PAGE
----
The “ongoing travel demand impact from the pandemic” that the Delta spokesperson mentioned is worth thinking about, too. Are people not traveling because they are concerned about their health, or because they have seen so many things get cancelled as new variants crop up and sweep across the globe, or because people feel that the masking and testing requirements that apply to air travel are so unpleasant that they’d rather stay home? And in the case of the smaller markets, how many travelers have decided that they would rather just drive to their destination and avoid the cancellation risk and the masks? It makes you wonder whether the impulse to just drive rather than fly, like the impulse to work from home, will be a permanent byproduct of the COVID years.

Wiped Out

Every flight I’ve taken recently has a new feature in the boarding process: a flight attendant who solemnly hands you precisely one sanitizing wipes packet as you enter the plane. (I suppose it’s possible that you could get extra packets, but I’ve never asked.)

It’s not clear to me what you’re supposed to do with the one wipe, and no instruction is given—which is strange because airlines typically overinstruct you about everything, even how to fasten your seat belt. Are you supposed to use the wipe on your hands? The flimsy tray table? The arm rests? The seat belt? The seat itself, with the cushion that also helpfully serves as a flotation device? Or all of the above, which would be asking a lot of one tiny packet with one sanitizing wipe? Hey, are the airlines suggesting that they aren’t thoroughly cleaning these planes any more and asking us to pitch in?

I put the wipe packet in my pocket or use it as a bookmark and eventually add it to my home wipe collection. I haven’t seen anyone else use one, either. But on one flight yesterday, the young woman sitting next to me broke open the packet and carefully wiped down her tray table and the back of the seat in front of her, and probably wanted to wipe me down, too. Then she never touched or used the tray table in any way.

This new travel rite of passage seems very odd to me, but I suppose it’s all part of an effort to get the germophobes out there more comfortable with flying. If wipe packet distribution does the trick, so be it.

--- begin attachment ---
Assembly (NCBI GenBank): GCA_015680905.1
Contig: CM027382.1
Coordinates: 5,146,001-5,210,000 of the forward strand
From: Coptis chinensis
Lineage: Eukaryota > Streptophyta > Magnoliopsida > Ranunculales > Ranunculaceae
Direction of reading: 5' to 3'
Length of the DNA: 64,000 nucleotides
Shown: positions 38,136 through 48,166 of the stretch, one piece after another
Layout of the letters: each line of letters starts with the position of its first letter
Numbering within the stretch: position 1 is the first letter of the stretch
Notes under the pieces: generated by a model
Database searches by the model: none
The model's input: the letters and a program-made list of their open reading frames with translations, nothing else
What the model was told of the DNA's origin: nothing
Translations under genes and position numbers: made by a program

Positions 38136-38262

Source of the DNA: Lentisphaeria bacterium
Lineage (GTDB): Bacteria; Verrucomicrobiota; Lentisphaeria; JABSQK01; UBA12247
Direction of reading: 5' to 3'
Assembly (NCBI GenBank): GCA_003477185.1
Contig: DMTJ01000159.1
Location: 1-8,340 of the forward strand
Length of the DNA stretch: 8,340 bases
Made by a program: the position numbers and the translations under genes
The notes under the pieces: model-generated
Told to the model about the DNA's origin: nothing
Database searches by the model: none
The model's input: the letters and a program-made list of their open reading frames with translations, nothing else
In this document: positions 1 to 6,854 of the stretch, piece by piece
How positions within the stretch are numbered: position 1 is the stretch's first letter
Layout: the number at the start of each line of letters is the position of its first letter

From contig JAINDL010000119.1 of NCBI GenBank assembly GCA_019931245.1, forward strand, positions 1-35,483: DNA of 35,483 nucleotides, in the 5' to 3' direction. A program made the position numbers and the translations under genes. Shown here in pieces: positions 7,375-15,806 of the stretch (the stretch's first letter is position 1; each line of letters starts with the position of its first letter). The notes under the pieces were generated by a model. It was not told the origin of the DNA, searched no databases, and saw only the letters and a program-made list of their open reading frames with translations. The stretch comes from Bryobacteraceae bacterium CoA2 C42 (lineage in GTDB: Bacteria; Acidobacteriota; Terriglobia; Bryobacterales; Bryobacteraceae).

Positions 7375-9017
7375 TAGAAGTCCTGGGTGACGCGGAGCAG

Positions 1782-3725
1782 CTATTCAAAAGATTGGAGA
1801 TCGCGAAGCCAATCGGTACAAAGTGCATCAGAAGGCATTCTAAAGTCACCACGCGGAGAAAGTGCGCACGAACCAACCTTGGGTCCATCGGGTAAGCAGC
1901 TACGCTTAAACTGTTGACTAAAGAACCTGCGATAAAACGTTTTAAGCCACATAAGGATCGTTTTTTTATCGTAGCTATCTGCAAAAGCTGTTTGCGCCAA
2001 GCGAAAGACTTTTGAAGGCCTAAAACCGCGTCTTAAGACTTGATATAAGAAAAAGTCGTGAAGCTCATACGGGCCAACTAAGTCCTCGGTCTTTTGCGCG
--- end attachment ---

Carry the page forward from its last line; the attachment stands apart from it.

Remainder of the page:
The Middle Seat Muddle

This week the CDC released information about whether airlines should follow policies that block off the middle seat on their planes. The CDC announced that laboratory modeling showed that blocking off the middle passenger seat, in either single-aisle or double-aisle planes, reduced airborne exposure to infectious diseases from fellow passengers by 23 percent to 57 percent. Those in the airline industry promptly noted that “the CDC admits that the current studies quantifying the benefit of specific social distancing strategies in the cabin, such as keeping the middle seats vacant, are limited.”

I don’t know which airlines–if any–are still blocking off the middle seats of flights. We flew American to and from Arizona on our recent visit, and on our flights every seat, including the middle seat, was filed. The airlines not only take the position that the science cited by the CDC is “limited,” but also point out that the airline industry took a huge hit in the early days of COVID, when most people avoided travel, and they need to sell those middle seats to recover economically and become profitable again.

It’s a class example of the tug-of-war between public health and profitability. I’m convinced that, if the CDC had its druthers, they’d rather every American stayed in their homes and avoided any risks whatsoever. And when it comes to air travel, they’d rather people are more spaced out (cramped passengers wouldn’t mind that, either), everyone wears masks, no food is served, and aircraft are designed so that all potential disease transmission vectors are avoided. Of course, if the airlines followed all of the CDC’s guidance, the cost of air travel would inevitably increase, some airlines would go out of business, and people wouldn’t be happy about it.

I’m guessing the airlines will come out on top in the middle-seat muddle and will continue to fill those middle seats, unless the FAA or Congress actually mandates that middle seats be left vacant. But you can bet that the airlines won’t object to the public health requirements that don’t affect their bottom line–like requiring passengers to wear masks at all times, regardless of their vaccination status or COVID case data. I think air travelers are going to be masked for the foreseeable future–and maybe permanently.

Up In The Air Again